Authorities have confirmed two deaths. Since lightning and power lines can be ruled out, they have concluded it was human-caused. It is possible the number of fatalities could rise as searches are conducted. It was weeks before searches were concluded after the Camp Fire at Paradise, California. There will be lists of people that are unaccounted for, but many of them will be safe and having difficulty communicating with family and friends.
The Oregonian reports officials are considering arson as a possible cause:
Authorities are investigating the Almeda fire as an arson after discovering human remains in Ashland, the city police chief said. The Jackson County’s Major Assault/Death Investigation Unit is investigating the nature of the death of the person found, according to Ashland Police Chief Tighe O’Meara.
“One thing I can say is that the rumor it was set by Antifa is 100% false information,” the police chief said by email. “We have some leads, and none of it points in that direction.”
The FBI is asking the public to not waste the time of law enforcement with conspiracy theories and misinformation.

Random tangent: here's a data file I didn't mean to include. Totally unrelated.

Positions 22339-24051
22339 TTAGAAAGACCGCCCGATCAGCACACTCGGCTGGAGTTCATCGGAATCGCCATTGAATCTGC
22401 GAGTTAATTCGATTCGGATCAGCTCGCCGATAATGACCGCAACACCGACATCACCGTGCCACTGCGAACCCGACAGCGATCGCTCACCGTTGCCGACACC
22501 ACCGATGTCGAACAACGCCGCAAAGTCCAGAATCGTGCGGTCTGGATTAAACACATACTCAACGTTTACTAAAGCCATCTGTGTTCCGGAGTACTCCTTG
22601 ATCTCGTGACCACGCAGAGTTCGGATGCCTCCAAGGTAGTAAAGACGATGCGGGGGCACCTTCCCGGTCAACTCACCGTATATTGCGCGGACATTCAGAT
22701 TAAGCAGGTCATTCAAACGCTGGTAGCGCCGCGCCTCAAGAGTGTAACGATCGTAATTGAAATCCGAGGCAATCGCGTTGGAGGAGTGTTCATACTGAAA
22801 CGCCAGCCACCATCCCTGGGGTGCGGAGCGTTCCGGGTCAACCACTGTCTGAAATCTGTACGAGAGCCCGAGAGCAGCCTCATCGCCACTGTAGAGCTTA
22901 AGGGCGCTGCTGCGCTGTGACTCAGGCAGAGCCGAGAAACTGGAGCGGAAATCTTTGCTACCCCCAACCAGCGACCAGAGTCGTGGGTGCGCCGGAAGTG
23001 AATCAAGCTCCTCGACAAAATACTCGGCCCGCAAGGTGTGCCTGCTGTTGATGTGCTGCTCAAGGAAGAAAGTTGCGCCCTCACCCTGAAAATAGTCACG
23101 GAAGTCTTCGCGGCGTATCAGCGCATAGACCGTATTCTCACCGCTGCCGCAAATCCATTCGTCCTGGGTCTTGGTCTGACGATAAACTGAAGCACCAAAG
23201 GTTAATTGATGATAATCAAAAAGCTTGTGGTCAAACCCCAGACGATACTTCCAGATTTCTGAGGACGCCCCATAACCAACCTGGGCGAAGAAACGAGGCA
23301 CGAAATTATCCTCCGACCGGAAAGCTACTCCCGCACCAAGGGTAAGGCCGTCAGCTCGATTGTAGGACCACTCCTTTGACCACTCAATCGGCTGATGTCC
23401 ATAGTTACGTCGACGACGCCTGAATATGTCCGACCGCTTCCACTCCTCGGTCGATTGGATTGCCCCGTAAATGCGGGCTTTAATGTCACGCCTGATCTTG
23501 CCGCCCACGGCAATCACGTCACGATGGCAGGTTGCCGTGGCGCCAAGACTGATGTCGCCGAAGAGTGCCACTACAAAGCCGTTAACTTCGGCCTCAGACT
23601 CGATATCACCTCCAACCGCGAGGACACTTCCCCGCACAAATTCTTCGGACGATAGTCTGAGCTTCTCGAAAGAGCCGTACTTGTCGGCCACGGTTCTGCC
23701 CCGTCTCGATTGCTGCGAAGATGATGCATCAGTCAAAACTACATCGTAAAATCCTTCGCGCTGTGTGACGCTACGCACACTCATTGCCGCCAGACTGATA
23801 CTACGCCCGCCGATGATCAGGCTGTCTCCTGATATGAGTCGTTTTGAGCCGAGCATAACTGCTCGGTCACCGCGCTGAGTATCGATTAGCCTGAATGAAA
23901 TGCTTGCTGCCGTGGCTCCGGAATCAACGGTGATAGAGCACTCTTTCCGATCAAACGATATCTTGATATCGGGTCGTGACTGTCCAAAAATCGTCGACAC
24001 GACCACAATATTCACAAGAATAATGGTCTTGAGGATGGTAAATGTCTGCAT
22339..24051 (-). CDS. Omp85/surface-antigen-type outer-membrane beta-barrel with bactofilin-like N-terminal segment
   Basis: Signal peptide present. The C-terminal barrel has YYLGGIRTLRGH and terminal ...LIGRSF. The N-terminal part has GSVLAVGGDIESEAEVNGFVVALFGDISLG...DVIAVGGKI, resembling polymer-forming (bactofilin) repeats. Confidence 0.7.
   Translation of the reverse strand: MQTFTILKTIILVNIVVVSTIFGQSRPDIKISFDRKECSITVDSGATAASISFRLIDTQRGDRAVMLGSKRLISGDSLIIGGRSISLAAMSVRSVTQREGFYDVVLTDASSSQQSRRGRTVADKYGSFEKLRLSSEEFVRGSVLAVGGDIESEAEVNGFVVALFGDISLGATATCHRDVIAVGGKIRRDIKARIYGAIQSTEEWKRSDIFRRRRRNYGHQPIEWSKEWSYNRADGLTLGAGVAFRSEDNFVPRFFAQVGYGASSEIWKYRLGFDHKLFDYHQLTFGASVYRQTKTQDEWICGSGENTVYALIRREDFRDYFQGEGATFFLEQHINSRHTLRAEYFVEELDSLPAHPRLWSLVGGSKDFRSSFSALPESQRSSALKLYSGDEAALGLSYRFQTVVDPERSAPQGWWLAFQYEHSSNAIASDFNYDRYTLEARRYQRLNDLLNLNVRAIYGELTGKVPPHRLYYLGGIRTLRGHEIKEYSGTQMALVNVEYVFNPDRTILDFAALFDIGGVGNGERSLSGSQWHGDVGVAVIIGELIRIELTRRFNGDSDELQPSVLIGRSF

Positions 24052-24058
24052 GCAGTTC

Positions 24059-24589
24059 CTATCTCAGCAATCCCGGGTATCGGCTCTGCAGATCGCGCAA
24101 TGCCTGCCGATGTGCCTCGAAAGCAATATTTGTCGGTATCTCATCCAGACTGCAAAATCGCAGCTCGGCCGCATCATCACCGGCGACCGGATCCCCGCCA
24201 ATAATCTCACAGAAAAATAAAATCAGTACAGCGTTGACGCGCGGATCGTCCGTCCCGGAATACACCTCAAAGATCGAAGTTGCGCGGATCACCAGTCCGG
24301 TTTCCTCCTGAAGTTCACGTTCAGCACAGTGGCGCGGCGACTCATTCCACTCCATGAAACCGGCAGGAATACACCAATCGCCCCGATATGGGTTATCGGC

To have been so destructive, it is a little surprising that the fire only burned 3,200 acres. The 40 to 45 mph wind on September 8 was from the southeast, which aligned with the Interstate 5 corridor as it burned like a blowtorch for 8 miles, starting north of Ashland and tearing through the cities of Talent and Phoenix. Photos of what remains of the area show retardant drops made by air tankers, a DC-10 and two MD-87s, but they were largely ineffective. This is no surprise, since a wind stronger than 15 or 20 mph can scatter the retardant off target, or if the wind is stronger and turbulent it can be unsafe to operate an aircraft flying low and slow.
The video shot by Jackson County authorities on September 8 is below. It begins near Ashland, then continues up the Interstate 5 corridor through Talent and Phoenix.